Actor Frank Vincent passed away on Sept. 13 at the age of 78.
Vincent, who was best known for playing mobsters and other tough men, suffered complications from open-heart surgery that he underwent after having a heart attack the week before, reports TMZ.
The 41-year show business veteran died while still on the operating table.
Vincent's most notable roles include Phil Leotardo of "The Sopranos" and Billy Batts of "Goodfellas," who uttered the iconic line: "Now go home and get your f**king shine box!"
The actor also appeared in a number of other films, including "Raging Bull," "Casino" and "Do the Right Thing."
Despite his penchant for playing mafia types, Vincent was reportedly far different from his characters. He discussed the issue of getting typecast with Ask Men in 2006:
Sure, it is a pigeonhole and Hollywood has a tendency to do that to you. They don't want to give to you a chance to stretch. But as a working actor, you have to work, you do what you can do… I mean, the mobsters are only people. It could be a corrupt cop, it could be a corrupt priest, it could be a corrupt banker, and it could be a corrupt gangster. So I approach each character individually -- what they are and what their back story is. The fact that they are in the same business is the common thread.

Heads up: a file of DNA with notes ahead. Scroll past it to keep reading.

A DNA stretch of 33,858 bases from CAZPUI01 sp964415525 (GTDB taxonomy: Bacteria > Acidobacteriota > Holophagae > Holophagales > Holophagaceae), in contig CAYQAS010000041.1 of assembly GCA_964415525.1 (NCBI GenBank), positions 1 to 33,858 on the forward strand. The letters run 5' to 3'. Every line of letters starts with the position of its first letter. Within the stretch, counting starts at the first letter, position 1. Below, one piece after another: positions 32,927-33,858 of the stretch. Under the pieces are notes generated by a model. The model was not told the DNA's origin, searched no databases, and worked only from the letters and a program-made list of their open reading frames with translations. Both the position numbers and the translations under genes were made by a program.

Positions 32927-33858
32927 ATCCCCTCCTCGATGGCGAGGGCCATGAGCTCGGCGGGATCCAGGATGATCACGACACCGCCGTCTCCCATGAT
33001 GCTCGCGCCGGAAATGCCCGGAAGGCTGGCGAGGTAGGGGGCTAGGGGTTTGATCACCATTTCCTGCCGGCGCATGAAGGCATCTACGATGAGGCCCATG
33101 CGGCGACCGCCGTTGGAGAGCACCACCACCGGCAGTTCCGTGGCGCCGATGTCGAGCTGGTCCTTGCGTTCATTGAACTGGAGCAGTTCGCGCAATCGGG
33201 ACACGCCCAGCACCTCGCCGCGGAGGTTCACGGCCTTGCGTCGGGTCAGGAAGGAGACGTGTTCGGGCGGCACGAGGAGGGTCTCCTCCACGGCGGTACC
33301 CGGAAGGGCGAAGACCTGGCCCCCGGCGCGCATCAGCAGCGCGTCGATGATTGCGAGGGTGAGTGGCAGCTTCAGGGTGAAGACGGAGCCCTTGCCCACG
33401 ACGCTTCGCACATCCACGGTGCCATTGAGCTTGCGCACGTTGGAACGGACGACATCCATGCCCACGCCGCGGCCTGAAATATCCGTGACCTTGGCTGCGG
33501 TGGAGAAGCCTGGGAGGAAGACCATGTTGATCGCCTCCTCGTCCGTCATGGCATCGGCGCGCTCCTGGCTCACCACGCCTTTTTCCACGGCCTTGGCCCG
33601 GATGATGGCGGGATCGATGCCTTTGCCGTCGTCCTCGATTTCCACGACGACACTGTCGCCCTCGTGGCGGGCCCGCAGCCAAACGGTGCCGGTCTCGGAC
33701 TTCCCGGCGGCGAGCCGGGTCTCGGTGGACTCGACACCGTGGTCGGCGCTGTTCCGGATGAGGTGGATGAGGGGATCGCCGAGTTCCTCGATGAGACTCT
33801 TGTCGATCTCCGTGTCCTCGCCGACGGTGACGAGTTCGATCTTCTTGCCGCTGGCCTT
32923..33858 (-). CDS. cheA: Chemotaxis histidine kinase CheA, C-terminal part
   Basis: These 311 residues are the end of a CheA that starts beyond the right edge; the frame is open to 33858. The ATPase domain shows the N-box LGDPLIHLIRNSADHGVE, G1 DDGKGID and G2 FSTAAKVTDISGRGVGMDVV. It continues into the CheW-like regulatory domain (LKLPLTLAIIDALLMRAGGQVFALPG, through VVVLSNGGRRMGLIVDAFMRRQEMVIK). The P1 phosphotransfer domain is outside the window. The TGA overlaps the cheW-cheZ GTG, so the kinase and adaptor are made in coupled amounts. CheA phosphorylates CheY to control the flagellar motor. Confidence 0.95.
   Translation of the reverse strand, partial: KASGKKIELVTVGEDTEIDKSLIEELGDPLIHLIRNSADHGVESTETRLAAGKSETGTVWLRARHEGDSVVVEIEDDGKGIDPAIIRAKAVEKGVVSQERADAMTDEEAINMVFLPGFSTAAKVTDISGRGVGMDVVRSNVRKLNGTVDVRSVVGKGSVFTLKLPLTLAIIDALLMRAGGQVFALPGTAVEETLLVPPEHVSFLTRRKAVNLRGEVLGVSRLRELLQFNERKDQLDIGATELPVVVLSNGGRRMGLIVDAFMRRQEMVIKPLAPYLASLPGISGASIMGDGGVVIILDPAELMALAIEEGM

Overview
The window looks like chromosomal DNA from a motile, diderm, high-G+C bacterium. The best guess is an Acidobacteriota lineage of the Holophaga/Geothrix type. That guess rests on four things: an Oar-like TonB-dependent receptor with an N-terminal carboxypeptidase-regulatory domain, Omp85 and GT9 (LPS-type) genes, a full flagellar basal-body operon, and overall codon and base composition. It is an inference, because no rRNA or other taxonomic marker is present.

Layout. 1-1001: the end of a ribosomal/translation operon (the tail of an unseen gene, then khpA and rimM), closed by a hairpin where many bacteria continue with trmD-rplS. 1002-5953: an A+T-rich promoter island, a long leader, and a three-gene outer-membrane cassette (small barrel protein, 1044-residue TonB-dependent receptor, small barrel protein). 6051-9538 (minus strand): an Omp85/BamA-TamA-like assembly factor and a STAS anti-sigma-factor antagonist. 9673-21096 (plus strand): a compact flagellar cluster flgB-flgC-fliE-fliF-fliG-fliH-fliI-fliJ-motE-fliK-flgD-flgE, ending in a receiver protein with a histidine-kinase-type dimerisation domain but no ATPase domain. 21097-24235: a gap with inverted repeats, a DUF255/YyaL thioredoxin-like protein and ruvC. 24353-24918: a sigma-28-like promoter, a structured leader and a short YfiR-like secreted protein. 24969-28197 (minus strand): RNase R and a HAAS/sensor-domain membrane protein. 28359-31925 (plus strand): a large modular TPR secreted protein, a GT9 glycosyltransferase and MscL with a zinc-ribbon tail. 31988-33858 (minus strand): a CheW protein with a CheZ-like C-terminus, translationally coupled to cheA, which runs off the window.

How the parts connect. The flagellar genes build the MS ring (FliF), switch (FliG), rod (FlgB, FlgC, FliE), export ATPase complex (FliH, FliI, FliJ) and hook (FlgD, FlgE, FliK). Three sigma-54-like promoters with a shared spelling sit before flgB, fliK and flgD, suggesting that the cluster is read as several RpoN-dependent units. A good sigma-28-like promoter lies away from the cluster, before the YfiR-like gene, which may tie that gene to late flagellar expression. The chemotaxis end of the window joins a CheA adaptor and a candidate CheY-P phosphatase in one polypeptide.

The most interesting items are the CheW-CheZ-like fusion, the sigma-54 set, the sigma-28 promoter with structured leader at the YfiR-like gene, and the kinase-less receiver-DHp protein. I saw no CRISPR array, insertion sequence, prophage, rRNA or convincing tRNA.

During the 1960s and 1970s, Vincent played music in a number of nightclubs where he regularly encountered the kinds of folk he went on to portray. He said that time gave him insight as to how they reacted to certain situations.
"I've seen people argue with each other," he explained of the people who inspired his on-screen personas. "I've seen people fight with each other. I've seen them kiss their girlfriends today and then tomorrow night come in with their wives. And you learn some of their style. It was very beneficial in terms of me interpreting that into the characters I do."
Vincent is not the first actor from the hit HBO show to pass away. In 2013, the pioneer program's star, James Gandolfini, died suddenly of a heart attack.
"James was a big, big panda," Vincent said of his on-screen rival, according to Rolling Stone. "He loved everybody, he treated everybody good. He was generous, just one of the guys."
Vincent credited "The Sopranos" for upping the quality of TV dramas and enticing the kinds of actors who thought "it was beneath them" to appear anywhere other than the silver screen to come to television.